Representations of Shape in Object Recognition and Long-Term Visual Memory.
Final technical rept. 15 Jan 92-14 Jan 96,
YALE UNIV NEW HAVEN CT DEPT OF PSYCHOLOGY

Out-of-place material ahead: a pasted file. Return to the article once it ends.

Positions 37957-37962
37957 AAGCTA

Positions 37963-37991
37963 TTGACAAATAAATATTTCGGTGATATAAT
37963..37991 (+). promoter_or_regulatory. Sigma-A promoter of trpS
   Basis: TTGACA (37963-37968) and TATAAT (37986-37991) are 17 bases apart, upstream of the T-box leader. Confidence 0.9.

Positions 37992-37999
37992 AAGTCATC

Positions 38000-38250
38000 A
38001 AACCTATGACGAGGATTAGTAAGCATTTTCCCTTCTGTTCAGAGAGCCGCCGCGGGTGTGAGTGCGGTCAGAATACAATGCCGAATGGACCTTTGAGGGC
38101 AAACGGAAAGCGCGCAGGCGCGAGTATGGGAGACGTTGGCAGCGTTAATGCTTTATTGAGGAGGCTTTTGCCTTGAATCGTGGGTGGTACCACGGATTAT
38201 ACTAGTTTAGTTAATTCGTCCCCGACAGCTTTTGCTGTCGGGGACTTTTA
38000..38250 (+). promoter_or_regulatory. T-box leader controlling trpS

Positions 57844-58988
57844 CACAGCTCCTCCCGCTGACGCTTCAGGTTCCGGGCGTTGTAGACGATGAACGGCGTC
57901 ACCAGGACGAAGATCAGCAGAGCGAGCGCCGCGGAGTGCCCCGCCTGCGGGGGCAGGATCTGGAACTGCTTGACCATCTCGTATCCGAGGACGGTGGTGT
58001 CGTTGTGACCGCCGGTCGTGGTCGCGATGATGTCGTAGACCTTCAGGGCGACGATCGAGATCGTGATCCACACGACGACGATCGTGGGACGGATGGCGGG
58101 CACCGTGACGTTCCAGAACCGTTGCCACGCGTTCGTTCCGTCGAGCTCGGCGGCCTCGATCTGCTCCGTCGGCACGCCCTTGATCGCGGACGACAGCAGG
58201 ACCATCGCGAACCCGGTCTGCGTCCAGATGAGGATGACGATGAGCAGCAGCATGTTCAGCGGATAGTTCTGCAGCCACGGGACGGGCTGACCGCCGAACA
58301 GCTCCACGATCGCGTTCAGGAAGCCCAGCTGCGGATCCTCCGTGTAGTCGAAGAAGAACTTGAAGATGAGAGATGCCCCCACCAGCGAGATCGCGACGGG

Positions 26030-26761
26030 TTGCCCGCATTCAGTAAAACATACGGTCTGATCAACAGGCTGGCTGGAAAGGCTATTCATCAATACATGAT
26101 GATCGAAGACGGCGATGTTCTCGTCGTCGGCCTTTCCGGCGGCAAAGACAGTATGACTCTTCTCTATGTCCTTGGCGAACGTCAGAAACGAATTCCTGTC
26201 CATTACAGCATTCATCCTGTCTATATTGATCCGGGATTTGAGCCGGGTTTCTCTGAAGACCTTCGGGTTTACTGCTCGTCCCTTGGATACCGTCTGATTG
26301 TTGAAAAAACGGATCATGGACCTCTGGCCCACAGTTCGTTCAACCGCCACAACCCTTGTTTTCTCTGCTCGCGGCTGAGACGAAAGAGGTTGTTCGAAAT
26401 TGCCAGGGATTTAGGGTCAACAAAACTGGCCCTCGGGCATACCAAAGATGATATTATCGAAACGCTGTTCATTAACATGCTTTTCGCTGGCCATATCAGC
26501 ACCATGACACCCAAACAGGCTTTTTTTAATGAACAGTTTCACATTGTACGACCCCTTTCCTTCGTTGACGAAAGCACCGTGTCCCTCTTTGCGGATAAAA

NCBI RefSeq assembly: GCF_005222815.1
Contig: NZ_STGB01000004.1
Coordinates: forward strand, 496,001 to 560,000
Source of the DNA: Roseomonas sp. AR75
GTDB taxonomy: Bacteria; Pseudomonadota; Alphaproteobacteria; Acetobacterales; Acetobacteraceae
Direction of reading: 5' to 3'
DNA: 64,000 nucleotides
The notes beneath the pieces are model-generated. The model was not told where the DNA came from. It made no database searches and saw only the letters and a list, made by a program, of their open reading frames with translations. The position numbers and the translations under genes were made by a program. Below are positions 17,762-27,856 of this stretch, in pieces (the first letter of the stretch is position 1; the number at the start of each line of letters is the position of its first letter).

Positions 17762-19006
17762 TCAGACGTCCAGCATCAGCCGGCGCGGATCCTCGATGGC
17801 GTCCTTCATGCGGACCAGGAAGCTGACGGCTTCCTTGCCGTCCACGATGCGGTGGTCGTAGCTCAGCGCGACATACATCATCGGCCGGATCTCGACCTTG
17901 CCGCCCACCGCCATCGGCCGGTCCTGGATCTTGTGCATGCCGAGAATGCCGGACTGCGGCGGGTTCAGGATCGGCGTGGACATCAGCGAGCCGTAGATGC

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Our research has focused on the mechanisms used in visual object recognition. Recent psychophysical results suggest that human perceivers often rely on viewpoint-specific view-based representations in conjunction with normalization procedures. Over the past year we have explored the degree to which view-based representations are also appearance based. Specifically we have found that visual recognition across many tasks is sensitive to changes in image properties such as illumination, color, and material texture. These results indicate that object representations are information rich and that abstract part-based structural-descriptions will not account for much of human recognition performance. Other work has focused on how view-based representations are organized and function across changes in viewpoint. Using 3D stimuli rotated in depth we have investigated the role of task, ranging from basic-level to subordinate-level discriminations, how view-based representations generalize from known members of a class to unfamiliar members of that class, and how perceptual expertise is acquired and influences recognition strategies. We have also been in vestigating the mechanisms used for discriminating between highly similar objects, e.g., faces.